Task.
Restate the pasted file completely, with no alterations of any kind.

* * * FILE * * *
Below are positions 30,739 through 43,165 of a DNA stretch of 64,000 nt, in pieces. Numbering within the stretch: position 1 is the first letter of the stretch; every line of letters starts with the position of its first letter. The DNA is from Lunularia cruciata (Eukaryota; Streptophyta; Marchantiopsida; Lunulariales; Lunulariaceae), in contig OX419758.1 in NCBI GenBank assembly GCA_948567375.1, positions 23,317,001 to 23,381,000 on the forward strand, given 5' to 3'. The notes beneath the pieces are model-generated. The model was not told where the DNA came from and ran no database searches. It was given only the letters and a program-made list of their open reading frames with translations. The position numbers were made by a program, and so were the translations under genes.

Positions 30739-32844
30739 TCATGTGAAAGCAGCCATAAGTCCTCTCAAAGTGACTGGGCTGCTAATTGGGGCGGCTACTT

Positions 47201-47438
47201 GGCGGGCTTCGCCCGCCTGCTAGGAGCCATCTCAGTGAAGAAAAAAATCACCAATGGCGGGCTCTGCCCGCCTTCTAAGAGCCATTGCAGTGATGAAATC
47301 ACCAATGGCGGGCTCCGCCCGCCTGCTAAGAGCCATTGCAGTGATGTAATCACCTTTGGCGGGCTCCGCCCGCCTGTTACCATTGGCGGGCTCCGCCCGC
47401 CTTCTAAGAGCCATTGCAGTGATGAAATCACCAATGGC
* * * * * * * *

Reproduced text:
Below are positions 30,739 through 43,165 of a DNA stretch of 64,000 nt, in pieces. Numbering within the stretch: position 1 is the first letter of the stretch; every line of letters starts with the position of its first letter. The DNA is from Lunularia cruciata (Eukaryota; Streptophyta; Marchantiopsida; Lunulariales; Lunulariaceae), in contig OX419758.1 in NCBI GenBank assembly GCA_948567375.1, positions 23,317,001 to 23,381,000 on the forward strand, given 5' to 3'. The notes beneath the pieces are model-generated. The model was not told where the DNA came from and ran no database searches. It was given only the letters and a program-made list of their open reading frames with translations. The position numbers were made by a program, and so were the translations under genes.

Positions 30739-32844
30739 TCATGTGAAAGCAGCCATAAGTCCTCTCAAAGTGACTGGGCTGCTAATTGGGGCGGCTACTT

Positions 47201-47438
47201 GGCGGGCTTCGCCCGCCTGCTAGGAGCCATCTCAGTGAAGAAAAAAATCACCAATGGCGGGCTCTGCCCGCCTTCTAAGAGCCATTGCAGTGATGAAATC
47301 ACCAATGGCGGGCTCCGCCCGCCTGCTAAGAGCCATTGCAGTGATGTAATCACCTTTGGCGGGCTCCGCCCGCCTGTTACCATTGGCGGGCTCCGCCCGC
47401 CTTCTAAGAGCCATTGCAGTGATGAAATCACCAATGGC